Q&A: Monotonix's Yonatan Gat Defends His Native Israel Against Bands That Boycott It, Describes Letting Himself Go During His Band's Notorious, Off-The-Wall Performances
|Monotonix's Ami Shalev|
In the last couple of years, the Israeli garage-punk trio has made a few stops here, including a 2009 NX35 slot that got the ball rolling pretty hard on their Metroplex buzz.
Perhaps unsurprisingly, the band, which specializes in acrobatic and even physically profane live shows while wearing gym shorts, is a favorite on the festival circuit--and that much is to thank for the band's upcoming stop at The Loft on Friday night, too. Lead singer/microphone violator Ami Shalev, guitarist Yonatan Gat, and drummer Haggai Fershtman are making their way south to participate in this weekend's insanely-packed Fun Fun Fun Fest bill.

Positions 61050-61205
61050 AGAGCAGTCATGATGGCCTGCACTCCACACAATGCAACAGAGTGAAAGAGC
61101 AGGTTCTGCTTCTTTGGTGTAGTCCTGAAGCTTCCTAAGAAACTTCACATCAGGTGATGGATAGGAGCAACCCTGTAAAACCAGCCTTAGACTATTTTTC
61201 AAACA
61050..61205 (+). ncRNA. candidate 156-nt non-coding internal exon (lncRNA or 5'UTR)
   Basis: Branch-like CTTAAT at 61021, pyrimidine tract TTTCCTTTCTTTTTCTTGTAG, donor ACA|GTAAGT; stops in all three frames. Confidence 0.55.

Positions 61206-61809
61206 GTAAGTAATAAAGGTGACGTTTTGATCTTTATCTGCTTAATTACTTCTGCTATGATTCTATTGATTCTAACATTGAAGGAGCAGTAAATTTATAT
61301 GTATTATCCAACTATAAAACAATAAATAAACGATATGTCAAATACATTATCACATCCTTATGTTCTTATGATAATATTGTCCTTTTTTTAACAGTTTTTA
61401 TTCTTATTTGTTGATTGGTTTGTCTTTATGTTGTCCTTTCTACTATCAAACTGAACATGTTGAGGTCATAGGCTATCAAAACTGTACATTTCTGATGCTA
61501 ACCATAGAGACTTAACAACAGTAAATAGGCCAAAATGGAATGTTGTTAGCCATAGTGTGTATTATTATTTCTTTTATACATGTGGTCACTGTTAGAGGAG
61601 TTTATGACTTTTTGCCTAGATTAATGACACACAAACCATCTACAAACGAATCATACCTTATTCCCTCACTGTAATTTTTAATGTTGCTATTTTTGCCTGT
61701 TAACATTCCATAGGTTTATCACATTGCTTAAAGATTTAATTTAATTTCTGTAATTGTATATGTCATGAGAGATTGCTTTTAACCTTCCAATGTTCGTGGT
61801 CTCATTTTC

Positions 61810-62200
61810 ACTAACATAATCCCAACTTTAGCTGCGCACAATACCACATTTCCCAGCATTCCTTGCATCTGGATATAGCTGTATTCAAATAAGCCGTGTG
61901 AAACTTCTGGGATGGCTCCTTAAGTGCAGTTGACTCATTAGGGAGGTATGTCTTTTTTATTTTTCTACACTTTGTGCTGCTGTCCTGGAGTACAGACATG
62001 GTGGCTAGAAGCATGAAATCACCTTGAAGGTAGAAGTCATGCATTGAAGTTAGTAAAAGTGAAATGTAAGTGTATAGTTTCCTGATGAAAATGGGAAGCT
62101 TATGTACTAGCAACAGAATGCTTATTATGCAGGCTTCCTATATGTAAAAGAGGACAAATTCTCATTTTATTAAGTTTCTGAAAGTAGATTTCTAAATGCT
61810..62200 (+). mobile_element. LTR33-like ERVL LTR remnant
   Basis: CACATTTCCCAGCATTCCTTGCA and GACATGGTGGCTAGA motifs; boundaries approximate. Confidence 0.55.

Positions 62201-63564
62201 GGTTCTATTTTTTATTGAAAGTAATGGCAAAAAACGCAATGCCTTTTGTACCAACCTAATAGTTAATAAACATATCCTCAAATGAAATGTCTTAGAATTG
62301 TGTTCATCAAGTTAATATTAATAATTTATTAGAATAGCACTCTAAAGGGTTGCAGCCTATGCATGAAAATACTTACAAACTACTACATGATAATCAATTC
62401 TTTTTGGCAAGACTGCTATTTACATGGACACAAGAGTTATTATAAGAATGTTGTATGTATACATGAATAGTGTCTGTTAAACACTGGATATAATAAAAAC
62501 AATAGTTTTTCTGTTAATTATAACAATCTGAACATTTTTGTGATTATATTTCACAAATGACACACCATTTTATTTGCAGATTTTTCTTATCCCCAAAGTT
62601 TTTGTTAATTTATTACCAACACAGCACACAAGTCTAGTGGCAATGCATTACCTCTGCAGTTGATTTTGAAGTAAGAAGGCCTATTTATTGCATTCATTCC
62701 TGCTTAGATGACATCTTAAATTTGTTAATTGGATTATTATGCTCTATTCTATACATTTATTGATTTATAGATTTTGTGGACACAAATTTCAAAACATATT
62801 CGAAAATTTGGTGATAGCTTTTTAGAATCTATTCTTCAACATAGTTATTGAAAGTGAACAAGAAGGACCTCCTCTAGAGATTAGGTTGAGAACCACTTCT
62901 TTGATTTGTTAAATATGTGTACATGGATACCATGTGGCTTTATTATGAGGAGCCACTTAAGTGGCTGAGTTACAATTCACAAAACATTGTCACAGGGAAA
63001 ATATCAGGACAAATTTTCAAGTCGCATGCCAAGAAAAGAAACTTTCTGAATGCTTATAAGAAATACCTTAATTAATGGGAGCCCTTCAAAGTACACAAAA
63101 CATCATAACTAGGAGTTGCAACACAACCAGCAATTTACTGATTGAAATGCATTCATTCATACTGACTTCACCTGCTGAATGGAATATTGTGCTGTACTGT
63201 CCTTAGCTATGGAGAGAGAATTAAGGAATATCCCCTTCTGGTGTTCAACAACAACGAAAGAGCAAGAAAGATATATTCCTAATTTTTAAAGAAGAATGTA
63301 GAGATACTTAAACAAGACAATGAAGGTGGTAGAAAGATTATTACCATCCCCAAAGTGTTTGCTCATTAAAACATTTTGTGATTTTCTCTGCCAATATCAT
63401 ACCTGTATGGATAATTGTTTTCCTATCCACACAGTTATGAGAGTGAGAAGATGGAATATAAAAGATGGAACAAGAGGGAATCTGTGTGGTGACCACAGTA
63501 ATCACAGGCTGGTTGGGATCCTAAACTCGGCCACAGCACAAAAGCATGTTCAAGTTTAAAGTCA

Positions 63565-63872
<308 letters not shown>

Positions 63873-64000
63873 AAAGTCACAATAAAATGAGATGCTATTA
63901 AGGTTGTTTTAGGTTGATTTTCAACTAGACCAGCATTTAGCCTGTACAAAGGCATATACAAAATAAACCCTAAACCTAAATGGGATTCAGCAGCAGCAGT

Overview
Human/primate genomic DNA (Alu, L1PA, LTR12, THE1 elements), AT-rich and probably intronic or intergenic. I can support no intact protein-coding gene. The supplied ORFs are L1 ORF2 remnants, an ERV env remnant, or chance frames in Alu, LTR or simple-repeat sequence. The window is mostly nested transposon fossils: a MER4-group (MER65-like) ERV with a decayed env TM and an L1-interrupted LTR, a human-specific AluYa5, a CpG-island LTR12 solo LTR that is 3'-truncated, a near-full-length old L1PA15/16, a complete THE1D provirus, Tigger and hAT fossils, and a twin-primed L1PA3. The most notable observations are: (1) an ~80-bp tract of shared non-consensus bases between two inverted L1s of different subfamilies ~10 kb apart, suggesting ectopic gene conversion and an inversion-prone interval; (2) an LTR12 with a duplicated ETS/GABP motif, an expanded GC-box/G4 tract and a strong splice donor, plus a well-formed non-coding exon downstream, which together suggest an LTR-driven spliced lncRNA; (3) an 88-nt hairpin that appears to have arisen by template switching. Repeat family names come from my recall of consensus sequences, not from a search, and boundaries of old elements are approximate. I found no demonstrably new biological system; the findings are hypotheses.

And while the band has garnered extreme amounts of attention thanks to the live-performance aspect of their product, their upcoming album, to be released early next year, could very well make them actual recording stars as well.
Recently, we chatted with lead guitar player Yonatan Gat about the new album, the problems that Israeli bands often face, and what he thinks about big-name acts that have boycotted Israel for their stance against Palestine.
I understand that you and the rest of your band weren't ever happy with the local music scene in Tel Aviv. What was wrong with it, specifically?